Adobe reported a strong first quarter of 2013 Tuesday, just as news hit that Chief Technology Officer Kevin Lynch is leaving the company and heading to Apple.
The company beat analyst expectations for the quarter. Adobe reported a revenue of US$1.008 billion, with net income coming in at $177.9 million.
Adobe’s Creative Cloud offering was one of the biggest gainers, indicating the company’s transition to a cloud-based subscription model rather than licensing its software is starting to pay off. The offering now has more than 479,000 paying subscribers, an increase of 153,000 from the previous quarter. Adobe also noted that Creative Cloud has more than two million free and trial users, which could lead to more paid subscribers.
Adobe’s Marketing Cloud was another winner for the quarter, bringing in $215.4 million, a 20 percent increase on the year. Adobe said it expects the product to continue its growth by 25 percent for the rest of the year.
Those are encouraging figures for Adobe, but that growth can’t continue forever, said Trip Chowdhry, senior analyst for Global Equities Research. While the company has engineered a solid transition to cloud offerings, the challenge is to make sure it can keep attracting new customers.
“Investors should not think the work is over,” he told the E-Commerce Times. “Adobe is de-emphasizing product sales and emphasizing cloud services. That’s working, but a lot of those customers are being driven over from the old subscription model, and to get more customers they are going to have to dramatically increase marketing, which could mean a loss of revenues.”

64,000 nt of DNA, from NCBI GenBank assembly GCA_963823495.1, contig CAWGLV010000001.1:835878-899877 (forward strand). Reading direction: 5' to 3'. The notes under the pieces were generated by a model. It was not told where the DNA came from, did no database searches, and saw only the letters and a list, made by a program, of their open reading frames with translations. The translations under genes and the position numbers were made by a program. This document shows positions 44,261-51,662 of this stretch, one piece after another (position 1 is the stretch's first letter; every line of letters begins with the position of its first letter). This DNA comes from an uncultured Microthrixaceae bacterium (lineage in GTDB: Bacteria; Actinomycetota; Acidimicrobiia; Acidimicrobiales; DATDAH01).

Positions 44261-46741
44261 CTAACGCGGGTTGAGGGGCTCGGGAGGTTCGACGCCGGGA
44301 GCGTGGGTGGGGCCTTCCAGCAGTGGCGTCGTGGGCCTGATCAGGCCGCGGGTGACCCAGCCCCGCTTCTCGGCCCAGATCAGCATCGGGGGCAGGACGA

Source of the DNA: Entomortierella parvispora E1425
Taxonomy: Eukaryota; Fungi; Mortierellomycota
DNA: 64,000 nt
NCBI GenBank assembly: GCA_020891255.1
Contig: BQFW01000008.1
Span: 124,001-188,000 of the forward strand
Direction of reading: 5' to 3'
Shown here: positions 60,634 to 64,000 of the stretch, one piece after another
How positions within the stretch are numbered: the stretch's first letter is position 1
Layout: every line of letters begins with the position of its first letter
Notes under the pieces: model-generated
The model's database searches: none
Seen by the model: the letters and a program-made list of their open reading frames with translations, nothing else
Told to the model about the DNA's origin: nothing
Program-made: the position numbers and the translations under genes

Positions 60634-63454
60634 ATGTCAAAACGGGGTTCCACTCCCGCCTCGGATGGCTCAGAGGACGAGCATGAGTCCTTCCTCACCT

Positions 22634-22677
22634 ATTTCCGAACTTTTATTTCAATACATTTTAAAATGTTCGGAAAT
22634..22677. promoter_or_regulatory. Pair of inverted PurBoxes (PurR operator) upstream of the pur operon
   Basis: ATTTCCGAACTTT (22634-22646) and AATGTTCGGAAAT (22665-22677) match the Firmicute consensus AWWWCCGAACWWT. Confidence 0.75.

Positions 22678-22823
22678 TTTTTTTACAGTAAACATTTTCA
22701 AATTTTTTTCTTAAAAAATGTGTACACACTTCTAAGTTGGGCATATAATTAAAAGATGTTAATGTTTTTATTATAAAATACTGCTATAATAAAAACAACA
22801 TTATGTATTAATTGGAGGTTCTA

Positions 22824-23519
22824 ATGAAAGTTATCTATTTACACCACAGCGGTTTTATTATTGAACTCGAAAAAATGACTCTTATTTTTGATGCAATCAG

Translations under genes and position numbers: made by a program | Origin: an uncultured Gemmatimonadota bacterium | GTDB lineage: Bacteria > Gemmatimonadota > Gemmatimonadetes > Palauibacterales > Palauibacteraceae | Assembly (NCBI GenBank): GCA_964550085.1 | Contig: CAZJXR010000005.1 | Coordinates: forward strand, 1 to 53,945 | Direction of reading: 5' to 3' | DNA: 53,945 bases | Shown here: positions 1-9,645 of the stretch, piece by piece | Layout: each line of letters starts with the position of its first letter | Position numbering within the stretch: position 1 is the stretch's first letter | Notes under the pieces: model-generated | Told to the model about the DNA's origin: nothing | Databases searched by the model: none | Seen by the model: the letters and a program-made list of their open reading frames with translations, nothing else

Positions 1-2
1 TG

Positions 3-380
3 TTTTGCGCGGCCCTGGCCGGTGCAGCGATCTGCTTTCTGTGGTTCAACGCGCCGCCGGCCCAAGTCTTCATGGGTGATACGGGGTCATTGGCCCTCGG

Adobe did not respond to our request to comment for this story.
Don’t Expect Flash Love From Apple
In addition to the quarterly report, investors also digested the news that Lynch will leave the company at the end of the week to become Apple’s vice president for technology under Senior Vice President Bob Mansfield, according to a report from Bloomberg.
The move to Apple is somewhat surprising, considering that company’s famous disdain for Adobe’s Flash Player. Steve Jobs banned the player from the company’s mobile devices, declaring that Flash was designed for PC screens and was too buggy for smartphones and tablets.
Lynch often defended Flash, claiming that Adobe was ready to integrate a mobile-compatible version of the system on iPhones and iPads as soon as it got approval from Apple.
His presence at the company likely won’t change Apple’s stance on Flash, said Curt Monash, software analyst and strategic advisor at Monash Research.
“Neither iOS nor Android supports Flash,” he told the E-Commerce Times. “Site owners have found and will continue to find Flash alternatives for rendering on mobile devices.”
Lynch doesn’t need to integrate Flash Player into iOS to be successful at Apple, added Chowdhry, and the move is great timing for both companies.
The next phase of growth at Adobe is likely to be driven towards marketing solutions to draw a new generation of users, and that is not Lynch’s core strength, he noted. Instead, Lynch can bring his knowledge of software development to a company that is constantly designing for smartphone, tablet and computer displays.
“This is very positive for Apple, but is almost meaningless for Adobe,” Chowdhry said. “Kevin Lynch can bring a very holistic approach to multiscreen design and development. He wouldn’t contribute anything to Adobe’s marketing solutions, but he can be more critical at Apple because he is one of the people that understands multiscreen applications, deployments and services.”